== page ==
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How to Deal with a Bad Roommate
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Meet Katie, the summer 2016 ICI Intern: I’m Katie Goodrich, a senior journalism major at an ICI member campus. I believe in grammar, justice and the right to ice cream. I am fluent in English, sarcasm and gibberish. My talents include an incredible memory for '90s song lyrics, power naps and having just enough bad luck to produce great anecdotes.



How to Deal with a Bad Roommate

January 11, 2017

 

Not every random pairing is meant to be, but it’s OK not to be best friends with your roommate.

 

One of the biggest fears students have about college is living with someone they’ve never met, which makes sense after all those “Stranger Danger” speeches. But your roommate will probably be normal. You just might not get along.

Not every random roommate pair will instantly become friends, but that is OK. I did not have a good relationship with my freshman year roommate, but I survived and came out a more considerate roommate in the end.

My roommate and I had very different majors, very different hometowns and very different sleep schedules. The latter caused the most tension between us.

The best way to handle roommate disputes is to simply talk it out. I sat down with my roommate and told her how I felt about her blow drying her hair at 7 a.m. when I did not have class until 1 p.m. Yes, the conversation was awkward, but it started a discussion about what our expectations were of each other.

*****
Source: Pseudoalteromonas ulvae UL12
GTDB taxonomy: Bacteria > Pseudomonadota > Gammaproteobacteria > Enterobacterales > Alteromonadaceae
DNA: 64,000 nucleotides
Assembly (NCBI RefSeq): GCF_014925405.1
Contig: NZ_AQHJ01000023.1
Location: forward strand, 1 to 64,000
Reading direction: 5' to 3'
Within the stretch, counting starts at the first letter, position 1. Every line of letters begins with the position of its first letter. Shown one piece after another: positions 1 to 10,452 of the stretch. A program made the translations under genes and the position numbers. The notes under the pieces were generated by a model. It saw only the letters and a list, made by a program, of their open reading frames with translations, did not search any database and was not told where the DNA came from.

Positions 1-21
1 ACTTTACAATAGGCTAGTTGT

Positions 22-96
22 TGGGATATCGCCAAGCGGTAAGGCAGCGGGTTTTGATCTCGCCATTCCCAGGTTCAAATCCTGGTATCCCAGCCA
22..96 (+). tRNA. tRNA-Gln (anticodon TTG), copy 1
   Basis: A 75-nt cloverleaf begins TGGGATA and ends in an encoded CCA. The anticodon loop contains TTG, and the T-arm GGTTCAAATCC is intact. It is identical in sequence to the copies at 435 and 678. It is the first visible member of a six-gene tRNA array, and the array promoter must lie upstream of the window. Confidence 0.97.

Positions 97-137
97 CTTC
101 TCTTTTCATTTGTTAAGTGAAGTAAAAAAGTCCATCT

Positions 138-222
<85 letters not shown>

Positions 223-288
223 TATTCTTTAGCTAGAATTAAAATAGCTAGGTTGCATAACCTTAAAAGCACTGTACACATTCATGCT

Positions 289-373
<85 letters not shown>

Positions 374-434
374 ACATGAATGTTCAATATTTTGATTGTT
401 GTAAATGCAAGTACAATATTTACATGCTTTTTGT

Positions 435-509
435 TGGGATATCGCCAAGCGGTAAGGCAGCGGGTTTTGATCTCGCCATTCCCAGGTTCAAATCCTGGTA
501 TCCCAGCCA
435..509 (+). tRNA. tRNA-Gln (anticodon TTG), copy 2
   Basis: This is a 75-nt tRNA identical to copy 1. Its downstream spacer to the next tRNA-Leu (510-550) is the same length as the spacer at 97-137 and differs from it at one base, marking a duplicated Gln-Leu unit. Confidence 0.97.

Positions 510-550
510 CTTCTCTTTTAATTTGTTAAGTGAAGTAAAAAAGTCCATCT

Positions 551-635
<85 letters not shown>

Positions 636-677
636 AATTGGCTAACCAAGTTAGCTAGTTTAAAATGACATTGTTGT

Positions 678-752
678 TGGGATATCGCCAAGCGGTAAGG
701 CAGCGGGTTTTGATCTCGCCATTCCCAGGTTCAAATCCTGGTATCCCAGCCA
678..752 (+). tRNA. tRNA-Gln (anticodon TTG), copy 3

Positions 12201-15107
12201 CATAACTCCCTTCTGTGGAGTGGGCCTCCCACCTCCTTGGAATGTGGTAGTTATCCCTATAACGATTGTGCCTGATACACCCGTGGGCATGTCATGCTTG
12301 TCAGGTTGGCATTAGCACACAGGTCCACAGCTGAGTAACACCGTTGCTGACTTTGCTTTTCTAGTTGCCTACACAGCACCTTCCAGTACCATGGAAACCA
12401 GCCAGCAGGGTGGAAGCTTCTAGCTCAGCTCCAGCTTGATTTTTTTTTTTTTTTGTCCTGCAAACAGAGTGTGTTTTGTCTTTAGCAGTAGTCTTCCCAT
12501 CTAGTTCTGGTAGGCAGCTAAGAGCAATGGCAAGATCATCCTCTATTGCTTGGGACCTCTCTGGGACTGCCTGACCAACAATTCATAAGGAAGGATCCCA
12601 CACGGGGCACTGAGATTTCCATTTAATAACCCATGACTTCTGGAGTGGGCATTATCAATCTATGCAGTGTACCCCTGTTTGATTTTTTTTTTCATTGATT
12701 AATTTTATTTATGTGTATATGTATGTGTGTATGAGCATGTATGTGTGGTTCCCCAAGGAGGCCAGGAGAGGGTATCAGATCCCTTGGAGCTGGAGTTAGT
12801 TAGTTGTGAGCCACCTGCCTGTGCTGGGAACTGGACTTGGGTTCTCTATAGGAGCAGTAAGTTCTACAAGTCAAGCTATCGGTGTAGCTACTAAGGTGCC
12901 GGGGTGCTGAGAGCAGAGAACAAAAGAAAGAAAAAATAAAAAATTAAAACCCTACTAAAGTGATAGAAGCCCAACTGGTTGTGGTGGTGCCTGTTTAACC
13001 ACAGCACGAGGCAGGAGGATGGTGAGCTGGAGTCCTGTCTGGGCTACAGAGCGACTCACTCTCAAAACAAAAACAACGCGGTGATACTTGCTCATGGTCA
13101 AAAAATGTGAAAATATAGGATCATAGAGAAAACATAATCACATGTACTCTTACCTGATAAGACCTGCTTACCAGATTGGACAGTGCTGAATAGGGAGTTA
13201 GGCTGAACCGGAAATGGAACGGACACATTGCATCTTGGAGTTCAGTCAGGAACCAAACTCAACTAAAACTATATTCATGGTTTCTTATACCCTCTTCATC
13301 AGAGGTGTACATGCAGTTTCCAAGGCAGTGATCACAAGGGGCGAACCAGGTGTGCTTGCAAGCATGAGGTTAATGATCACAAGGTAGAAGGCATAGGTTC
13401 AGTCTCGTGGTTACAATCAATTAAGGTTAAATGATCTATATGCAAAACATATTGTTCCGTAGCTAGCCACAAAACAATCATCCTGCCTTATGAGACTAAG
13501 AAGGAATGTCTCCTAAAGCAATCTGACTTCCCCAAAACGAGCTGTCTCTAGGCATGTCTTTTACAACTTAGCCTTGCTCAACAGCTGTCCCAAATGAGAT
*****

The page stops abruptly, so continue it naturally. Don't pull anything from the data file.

If the conversation does not work, go talk to your Resident Assistant. They are trained to solve conflicts and settle differences between people. Your R.A. could set up a mediation that will let both you and your roommate talk about the problems in the room and come up with some solutions.

The best advice is to be open-minded. Meeting new people and living with them can be hard, but it teaches you a lot.

If you do not click with your roomie, try meeting the other people in your unit. Walk down the halls and see who left their doors open for a chat. Ask someone if they want to grab lunch together. You will also meet people in your classes. Making friends will help you grow your support system at school, so you have people to talk to when you need that shoulder to lean on.

Another option is to find a study spot you like that’s not in your room. It could be the library or a bench outside, but having a place to do your work away from your room will give you more space.

In the end, it’s alright if you and your roommate do not perfectly gel. I know I would have been so unproductive if I lived with my best friend. The situation is also a good learning experience.

Plus, you get to choose your roommate as a sophomore, which means there is a light at the end of the tunnel. 


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